Even as an architect, Raman had to deal with sneers and comments like, 'You are an architect and you are constructing toilets.' "As a young architect, one idealises that they will change the world. But sometimes, when the opportunity comes, we miss out on them," says Raman, who is more than glad to have taken up this particular project. We hope that more architects, designers and everybody really, realises that it is here that the opportunity lies to change the world — by solving the problems of the community.
On their mind
When I visited the site, there was a feeling of accomplishment on one hand, and on the other, a feeling of frustration about how things aren't happening faster. But looking at the end result, all frustration seemed worth it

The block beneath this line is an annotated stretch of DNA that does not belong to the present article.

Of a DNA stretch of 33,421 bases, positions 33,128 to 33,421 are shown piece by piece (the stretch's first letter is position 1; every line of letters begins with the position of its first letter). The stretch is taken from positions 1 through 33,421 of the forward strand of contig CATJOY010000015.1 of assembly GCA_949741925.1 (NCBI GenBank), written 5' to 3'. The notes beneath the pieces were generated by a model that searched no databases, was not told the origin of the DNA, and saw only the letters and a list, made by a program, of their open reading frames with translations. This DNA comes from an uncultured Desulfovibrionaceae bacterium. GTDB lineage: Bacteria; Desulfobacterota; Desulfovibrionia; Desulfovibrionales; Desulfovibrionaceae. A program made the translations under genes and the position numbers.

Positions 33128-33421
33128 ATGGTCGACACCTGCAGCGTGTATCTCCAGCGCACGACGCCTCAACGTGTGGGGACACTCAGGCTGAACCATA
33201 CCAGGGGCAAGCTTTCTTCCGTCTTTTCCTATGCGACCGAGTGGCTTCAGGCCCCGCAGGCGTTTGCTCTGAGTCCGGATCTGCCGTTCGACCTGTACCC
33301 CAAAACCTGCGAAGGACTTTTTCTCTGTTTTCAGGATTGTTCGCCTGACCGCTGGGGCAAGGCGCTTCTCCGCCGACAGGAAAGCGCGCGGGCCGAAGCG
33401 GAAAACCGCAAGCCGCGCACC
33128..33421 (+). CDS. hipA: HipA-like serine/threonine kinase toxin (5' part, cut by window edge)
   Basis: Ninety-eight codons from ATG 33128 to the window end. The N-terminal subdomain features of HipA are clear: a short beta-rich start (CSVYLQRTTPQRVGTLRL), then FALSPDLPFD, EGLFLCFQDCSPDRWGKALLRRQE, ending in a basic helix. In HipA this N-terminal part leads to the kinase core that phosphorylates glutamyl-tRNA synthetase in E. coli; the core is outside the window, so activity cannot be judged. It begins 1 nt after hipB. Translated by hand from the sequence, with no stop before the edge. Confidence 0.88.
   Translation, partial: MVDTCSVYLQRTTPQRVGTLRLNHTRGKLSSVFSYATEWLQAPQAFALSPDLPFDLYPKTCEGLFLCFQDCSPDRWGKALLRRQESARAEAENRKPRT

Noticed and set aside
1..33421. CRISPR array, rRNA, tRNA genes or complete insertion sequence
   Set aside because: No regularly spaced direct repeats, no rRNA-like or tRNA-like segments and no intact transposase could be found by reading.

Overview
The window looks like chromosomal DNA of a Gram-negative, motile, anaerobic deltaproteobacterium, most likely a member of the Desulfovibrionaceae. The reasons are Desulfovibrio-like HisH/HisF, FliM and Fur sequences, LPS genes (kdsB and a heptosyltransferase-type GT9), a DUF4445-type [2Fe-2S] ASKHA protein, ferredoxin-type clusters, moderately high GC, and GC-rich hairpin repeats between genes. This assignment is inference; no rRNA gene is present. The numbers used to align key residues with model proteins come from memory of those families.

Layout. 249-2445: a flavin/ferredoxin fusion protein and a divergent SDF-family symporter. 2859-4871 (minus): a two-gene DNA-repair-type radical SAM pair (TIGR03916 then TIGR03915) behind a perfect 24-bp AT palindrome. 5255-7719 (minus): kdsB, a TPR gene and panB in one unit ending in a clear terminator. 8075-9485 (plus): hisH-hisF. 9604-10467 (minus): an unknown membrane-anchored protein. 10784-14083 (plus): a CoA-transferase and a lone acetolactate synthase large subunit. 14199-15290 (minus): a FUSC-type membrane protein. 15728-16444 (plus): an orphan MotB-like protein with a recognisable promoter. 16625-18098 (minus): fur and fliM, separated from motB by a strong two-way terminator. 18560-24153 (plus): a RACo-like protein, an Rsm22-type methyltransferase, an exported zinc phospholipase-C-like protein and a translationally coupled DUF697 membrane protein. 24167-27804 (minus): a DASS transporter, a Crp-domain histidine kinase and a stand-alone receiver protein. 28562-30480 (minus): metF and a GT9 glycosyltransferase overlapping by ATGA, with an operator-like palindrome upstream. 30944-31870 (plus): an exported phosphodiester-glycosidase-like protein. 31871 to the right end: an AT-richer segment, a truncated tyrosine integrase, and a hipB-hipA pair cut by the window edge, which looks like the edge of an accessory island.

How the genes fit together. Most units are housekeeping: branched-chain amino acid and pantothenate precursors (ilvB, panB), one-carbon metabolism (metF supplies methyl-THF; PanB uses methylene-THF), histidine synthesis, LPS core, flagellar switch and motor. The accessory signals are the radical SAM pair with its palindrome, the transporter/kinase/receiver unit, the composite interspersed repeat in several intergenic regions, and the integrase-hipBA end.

Ayush Chauhan, Partner and co-founder, Quicksand
One thing about innovation is that it is assumed that it will be fancy in design, high in cost and might not be practical enough to scale, that is one of the mindsets we have to deal with
Babitha George, Partner, Quicksand
Often, people feel that working with the government is cumbersome but while working on this project, I met a lot of enthusiastic officials who were astute in finding problems
Madhav Raman, Co-founder of Anagram Architects
For more on the project, click on projectsammaan.com